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After a nine month drought the skies opened up at precisely 1:00 pm, the exact moment the campers started to arrive. I was standing at the gate, with no shelter, the list of who was supposed to go where dissolved. So I just asked how old they were and assigned them to the units by age. After everyone was in, all hell broke loose at the office. We had asked the girls if they wanted to be with a buddy and in my random assignments I was clueless about who was buddies with whom. Angry parents, weeping children, confused staff and me just about on my last nerve. 

But, we got everything straightened out and the parents left and the girls stopped crying. A Girl Scout Council Board member was one of the parents dropping off her daughter. She was the last parent to leave and as she drove past in the parking lot on her way out she held out a brown paper bag to me.

“I think you probably need this.” She said and drove off.

Inside the bag was a can of maitais.

Just prior to opening the camp, I took a tour of the pool area to make sure it was secure and all the equipment we had been using for counselor training had been put away. My little dog, Caleb was with me. He was a “champagne colored miniature poodle and the dumbest dog I had ever met. He was gift from a friend who, I have no idea why, thought I needed a dog.

Caleb was across the pool from me when I called to him to leave. He ran in a straight line right into the pool. I was astonished! Astonishment quickly gave way to panic as I realized that he was not able to keep his nose above water let alone make his way to the side to get out. This damn dog is going to drown I said to myself and jumped in to save him. We made it safely to the side. I was dressed in my very best camp director outfit, starched white shirt, lanyard with name tag, green Bermuda shorts, leather belt with roadrunner buckle, long green socks with red flashers and sensible oxford shoes. I now had about two and one half minutes to change before the campers arrived at the gate. And you know how that went.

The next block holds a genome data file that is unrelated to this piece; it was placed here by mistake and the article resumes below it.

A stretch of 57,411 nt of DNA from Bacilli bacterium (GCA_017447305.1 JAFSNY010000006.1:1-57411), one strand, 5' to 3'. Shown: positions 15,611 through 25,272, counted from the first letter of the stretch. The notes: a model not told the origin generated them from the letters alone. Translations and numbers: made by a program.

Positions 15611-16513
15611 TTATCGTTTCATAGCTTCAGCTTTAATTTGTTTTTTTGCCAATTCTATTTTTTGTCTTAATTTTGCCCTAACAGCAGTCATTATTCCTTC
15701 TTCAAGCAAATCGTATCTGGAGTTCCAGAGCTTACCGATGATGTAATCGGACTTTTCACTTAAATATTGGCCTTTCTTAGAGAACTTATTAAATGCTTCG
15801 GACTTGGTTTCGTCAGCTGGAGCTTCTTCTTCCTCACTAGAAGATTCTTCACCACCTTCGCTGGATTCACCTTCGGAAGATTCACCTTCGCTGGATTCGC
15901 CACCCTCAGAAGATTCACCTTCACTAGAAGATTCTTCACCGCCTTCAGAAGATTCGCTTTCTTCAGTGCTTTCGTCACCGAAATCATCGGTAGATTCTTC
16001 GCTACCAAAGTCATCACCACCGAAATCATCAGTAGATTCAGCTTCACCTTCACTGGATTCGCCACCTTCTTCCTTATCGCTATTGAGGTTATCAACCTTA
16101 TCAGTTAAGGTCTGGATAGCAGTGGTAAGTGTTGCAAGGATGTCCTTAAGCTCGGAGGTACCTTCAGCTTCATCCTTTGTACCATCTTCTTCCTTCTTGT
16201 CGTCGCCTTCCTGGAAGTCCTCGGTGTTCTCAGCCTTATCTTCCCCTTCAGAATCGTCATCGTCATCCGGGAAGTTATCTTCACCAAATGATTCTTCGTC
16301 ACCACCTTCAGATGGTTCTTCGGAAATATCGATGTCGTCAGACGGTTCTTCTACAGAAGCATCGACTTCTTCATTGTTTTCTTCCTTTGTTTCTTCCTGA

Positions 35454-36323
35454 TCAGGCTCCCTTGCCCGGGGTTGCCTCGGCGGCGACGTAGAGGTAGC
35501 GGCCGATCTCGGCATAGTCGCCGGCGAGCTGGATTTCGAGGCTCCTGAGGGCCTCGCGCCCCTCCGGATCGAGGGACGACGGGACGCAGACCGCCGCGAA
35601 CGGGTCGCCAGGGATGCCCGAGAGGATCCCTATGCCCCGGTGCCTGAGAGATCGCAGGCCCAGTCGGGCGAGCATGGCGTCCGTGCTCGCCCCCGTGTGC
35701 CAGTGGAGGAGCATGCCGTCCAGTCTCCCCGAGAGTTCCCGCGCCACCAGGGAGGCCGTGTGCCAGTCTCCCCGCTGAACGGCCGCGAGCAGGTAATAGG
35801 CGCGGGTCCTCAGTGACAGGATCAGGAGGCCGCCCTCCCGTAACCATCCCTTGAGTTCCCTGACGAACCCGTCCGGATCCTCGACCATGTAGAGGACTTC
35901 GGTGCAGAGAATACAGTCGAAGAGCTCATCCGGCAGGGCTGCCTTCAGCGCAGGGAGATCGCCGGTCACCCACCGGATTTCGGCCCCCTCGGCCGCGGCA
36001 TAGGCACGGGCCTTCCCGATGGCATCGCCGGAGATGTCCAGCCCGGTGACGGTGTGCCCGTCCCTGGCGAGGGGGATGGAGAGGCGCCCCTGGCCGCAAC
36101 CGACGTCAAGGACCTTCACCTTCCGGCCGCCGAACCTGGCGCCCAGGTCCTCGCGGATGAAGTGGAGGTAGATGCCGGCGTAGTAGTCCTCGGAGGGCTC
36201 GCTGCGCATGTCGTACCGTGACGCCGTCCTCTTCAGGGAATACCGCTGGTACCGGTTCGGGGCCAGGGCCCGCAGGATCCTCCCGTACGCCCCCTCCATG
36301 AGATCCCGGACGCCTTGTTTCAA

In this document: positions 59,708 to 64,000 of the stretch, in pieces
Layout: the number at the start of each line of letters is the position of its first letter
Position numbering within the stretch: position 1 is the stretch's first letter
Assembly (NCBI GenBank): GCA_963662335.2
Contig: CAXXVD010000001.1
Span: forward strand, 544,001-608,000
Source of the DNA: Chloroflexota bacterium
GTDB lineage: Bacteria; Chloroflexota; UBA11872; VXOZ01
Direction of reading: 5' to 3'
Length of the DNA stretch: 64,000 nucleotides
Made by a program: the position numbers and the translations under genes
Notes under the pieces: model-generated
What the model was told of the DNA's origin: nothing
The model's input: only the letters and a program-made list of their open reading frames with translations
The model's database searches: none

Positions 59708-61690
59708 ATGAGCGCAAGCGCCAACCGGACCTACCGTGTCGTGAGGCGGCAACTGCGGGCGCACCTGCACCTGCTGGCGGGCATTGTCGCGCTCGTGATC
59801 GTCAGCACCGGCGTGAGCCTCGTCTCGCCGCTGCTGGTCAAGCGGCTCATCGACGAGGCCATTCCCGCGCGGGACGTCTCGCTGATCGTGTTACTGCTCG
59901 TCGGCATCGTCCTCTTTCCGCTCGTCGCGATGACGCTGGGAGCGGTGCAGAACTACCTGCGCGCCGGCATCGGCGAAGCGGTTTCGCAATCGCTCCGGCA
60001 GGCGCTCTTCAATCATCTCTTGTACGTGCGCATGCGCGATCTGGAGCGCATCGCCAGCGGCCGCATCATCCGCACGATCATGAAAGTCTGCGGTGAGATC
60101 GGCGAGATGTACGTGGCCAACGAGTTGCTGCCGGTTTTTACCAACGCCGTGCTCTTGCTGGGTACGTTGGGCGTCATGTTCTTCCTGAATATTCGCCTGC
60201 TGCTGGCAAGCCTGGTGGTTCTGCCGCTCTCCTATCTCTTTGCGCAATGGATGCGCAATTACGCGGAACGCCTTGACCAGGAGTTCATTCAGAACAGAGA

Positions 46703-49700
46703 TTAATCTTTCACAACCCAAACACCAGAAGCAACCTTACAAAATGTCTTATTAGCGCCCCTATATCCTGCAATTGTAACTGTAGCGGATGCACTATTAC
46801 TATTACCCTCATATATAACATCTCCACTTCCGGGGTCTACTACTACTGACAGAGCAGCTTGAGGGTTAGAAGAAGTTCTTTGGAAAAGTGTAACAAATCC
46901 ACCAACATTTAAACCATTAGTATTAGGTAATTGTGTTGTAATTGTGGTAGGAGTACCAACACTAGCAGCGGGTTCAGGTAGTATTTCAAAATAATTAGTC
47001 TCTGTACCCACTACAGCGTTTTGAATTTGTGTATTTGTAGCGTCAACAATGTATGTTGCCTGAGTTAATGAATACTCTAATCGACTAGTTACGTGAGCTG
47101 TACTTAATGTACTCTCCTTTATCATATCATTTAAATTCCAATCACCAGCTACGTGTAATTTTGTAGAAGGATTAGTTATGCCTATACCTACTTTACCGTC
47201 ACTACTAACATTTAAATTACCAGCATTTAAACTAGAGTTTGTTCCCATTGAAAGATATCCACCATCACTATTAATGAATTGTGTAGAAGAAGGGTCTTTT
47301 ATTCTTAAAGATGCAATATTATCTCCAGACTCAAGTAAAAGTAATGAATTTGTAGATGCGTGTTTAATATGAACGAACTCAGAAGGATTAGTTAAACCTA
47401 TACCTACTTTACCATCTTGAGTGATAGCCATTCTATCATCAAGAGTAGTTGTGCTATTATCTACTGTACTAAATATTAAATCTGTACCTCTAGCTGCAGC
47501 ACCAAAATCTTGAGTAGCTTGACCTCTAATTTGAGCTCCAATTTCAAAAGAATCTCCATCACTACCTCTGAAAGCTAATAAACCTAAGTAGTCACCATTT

This was my first summer directing camp. I had never been to overnight camp as a child. I had been a naval officer for the previous two years and the powers that be at the Council office thought this is some way prepared for this job. I had majored in Physical Education in college. Not that I had any great love of teaching sports, I didn’t. It was just that as it got to the middle of my junior year I had not declared a major and I like taking PE and was a good athlete and my advisor suggested going with the flow. I got a D in Teaching Team Sports, a D in Teaching Individual Sports and a D in Ballroom Dance but that is another story altogether. In my defense I got an A in Kinesiology, an A in Physiology of Exercise, and an A in Anatomy and Physiology. I ran afoul of the leadership in the department and they refused to admit me to the School of Education where I could get a teaching certificate. I didn’t want a teaching certificate and luckily a cute Navy recruiter came to my rescue. I would have followed her anywhere.

So I joined the Navy and got out two years later and went to work for the Suncoast Girl Scout Council in Tampa, Florida. Two years in the Navy did not prepare me well for recruiting and training Girl Scout leaders either but I did all right.